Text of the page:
Klez.I Preys on the Unwary

Madrid, September 16 2002 — From April thru August 2002, the Klez.I worm topped the list as the most virulent malicious code affecting users’ computers, according to results obtained by Panda ActiveScan, the free online antivirus. And contrary to popular belief, this prevalence is not down to any highly sophisticated programming, but due largely to exploiting ordinary users’ lack of security savvy.

Klez.I in fact takes advantage of two basic factors:

– A vulnerability detected in the Internet Explorer browser, corrected by Microsoft, which lets the virus run automatically when viewed through Outlook’s Preview Pane.

– Social engineering. The worm is able to change the name of the sender, giving the impression that the message has been sent by someone who may not even be infected themselves.

Klez.I demonstrates how necessary it really is to adopt permanent security measures to protect computers. Something even more apparent as many people return from summer vacation and users catch up on all the unread mail accumulated over the holidays. To protect your computer from viruses, it is highly recommended that you adhere to the following advice:

– Install a good antivirus, which can be updated daily so that it can detect and disinfect the latest viruses. The antivirus should also include: permanent technical support (to solve problems related to viruses or the functioning of the antivirus program); quick solutions to new viruses and a virus warning service.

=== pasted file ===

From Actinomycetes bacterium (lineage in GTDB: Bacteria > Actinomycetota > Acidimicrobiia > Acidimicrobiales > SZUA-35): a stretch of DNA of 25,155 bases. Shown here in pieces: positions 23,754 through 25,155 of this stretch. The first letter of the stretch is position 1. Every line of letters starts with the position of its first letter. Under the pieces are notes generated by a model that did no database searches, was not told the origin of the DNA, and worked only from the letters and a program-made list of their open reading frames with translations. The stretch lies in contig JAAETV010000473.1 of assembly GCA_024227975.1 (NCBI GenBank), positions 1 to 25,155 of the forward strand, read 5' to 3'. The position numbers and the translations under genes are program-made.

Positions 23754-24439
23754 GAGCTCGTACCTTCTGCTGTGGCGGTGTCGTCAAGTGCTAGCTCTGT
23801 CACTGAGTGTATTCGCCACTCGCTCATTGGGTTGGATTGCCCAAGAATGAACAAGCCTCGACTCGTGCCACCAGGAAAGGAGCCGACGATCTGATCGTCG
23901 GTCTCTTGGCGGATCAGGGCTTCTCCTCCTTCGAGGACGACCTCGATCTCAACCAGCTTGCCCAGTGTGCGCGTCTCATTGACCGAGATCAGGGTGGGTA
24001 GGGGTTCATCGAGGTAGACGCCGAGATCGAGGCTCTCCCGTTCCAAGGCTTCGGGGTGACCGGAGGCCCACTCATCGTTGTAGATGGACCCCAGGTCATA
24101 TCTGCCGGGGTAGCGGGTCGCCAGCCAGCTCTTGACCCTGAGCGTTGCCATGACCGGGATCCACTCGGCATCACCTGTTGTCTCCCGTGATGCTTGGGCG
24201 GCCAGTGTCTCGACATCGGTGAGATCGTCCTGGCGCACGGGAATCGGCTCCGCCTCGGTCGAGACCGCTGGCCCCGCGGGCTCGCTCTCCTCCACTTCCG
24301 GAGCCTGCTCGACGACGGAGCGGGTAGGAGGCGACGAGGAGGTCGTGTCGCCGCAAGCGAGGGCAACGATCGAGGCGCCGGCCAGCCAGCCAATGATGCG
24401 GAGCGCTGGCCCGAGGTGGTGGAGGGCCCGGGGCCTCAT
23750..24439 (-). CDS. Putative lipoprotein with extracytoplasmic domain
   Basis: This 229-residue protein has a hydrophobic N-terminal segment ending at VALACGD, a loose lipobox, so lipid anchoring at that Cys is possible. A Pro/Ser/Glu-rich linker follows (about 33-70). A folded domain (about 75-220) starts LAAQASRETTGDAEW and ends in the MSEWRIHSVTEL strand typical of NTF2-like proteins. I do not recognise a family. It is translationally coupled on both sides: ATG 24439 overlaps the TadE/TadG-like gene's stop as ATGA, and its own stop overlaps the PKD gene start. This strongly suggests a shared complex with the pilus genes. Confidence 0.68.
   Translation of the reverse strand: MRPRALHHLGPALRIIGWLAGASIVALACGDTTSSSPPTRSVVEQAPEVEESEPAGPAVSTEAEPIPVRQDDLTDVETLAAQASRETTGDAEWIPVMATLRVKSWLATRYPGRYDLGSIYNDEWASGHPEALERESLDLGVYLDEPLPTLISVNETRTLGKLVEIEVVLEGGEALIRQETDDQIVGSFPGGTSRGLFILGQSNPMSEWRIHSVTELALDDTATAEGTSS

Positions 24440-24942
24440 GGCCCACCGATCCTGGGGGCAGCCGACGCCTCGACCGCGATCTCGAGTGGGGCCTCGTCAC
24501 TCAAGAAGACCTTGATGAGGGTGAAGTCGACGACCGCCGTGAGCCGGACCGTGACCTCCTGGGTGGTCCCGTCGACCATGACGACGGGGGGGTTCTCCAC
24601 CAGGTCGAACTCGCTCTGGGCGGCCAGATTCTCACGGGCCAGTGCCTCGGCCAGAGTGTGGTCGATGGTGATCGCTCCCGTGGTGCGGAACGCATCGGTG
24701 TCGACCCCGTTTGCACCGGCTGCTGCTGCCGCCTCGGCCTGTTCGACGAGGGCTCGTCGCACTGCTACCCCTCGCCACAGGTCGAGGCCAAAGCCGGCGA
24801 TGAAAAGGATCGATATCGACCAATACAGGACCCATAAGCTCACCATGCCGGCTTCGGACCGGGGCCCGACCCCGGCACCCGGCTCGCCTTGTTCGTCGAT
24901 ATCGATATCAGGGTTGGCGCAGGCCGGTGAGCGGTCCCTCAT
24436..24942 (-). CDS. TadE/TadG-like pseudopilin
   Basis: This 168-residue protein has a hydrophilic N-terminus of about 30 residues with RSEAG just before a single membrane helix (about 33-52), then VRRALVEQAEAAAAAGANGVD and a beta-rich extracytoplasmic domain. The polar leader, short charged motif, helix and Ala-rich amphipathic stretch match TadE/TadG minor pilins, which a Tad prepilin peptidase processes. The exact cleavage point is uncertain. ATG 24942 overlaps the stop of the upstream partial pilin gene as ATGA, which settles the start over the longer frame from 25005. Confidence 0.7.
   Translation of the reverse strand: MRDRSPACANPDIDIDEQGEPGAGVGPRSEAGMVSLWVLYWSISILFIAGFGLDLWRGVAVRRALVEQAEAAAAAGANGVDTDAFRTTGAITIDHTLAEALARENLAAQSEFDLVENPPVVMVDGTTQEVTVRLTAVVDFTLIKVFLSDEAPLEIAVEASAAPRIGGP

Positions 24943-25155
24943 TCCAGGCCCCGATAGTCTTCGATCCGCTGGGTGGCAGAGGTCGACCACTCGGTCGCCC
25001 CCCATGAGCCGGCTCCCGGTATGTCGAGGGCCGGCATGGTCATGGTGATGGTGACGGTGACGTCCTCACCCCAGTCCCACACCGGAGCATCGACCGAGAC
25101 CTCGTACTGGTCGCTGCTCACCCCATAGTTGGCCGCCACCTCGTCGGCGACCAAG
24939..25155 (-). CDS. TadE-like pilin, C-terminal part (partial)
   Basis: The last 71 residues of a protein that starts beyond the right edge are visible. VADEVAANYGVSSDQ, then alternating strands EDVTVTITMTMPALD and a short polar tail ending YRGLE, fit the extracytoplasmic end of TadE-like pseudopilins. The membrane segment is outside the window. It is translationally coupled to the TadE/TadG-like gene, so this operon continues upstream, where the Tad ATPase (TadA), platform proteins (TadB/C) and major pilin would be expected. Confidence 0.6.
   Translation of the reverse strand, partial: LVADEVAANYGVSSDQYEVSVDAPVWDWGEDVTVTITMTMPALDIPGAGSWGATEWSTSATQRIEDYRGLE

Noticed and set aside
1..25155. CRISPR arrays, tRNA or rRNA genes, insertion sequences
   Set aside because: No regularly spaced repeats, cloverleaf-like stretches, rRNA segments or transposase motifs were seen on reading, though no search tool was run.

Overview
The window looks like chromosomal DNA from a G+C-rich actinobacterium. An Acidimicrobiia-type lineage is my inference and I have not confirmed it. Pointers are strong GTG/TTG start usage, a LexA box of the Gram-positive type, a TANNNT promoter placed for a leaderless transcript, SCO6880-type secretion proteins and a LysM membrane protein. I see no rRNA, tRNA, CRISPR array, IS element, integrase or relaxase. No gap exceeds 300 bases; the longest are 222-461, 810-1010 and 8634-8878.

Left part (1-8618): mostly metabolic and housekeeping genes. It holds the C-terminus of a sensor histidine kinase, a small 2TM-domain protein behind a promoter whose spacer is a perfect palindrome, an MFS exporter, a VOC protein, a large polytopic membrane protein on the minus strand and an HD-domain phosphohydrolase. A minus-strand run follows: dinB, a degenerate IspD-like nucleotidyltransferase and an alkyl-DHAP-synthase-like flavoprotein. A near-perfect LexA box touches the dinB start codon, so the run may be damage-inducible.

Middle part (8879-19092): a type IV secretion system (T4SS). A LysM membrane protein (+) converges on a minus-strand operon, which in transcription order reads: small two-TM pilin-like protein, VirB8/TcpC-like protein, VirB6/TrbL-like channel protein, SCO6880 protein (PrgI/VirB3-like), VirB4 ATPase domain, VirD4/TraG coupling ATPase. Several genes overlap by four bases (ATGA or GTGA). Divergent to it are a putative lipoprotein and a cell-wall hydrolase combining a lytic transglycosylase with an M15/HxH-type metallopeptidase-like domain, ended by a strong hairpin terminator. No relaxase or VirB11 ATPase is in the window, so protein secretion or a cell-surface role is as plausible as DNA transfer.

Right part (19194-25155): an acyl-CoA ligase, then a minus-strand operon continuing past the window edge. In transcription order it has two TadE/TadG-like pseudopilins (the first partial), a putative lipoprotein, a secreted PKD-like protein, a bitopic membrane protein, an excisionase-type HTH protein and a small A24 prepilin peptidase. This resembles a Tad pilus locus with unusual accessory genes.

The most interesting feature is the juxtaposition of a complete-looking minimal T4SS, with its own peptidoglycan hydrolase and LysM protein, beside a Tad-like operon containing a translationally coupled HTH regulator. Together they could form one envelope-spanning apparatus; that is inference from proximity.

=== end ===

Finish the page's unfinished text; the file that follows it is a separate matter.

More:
– Scan inbound e-mail messages before opening them. You should scan all messages received, including those from familiar sources, with reliable antivirus software. Remember that some viruses can resend themselves to all contacts in an address book and therefore will appear to have been sent by people you may know and trust.

– Install patches and updates sent by software developers to correct vulnerabilities discovered in programs.

– When participating in chats or newsgroups, reject any unsolicited files, as they could contain viruses. Similarly, files that are received from unknown sources should always be scanned.

– Avoid downloading programs from dubious or non-secure websites.

– Stay up-to-date with the latest security issues. Read the latest security news and visit portals that deal with IT security.

As a final recommendation, administrators in corporate environments should also protect each and every workstation and terminal in the network, this includes antiviruses installed in both firewalls and proxies. This is the only reliable way to minimize the risk presented by employees who use free e-mail servers such as Hotmail, Yahoo, etc., which are common target for viruses.

Don't miss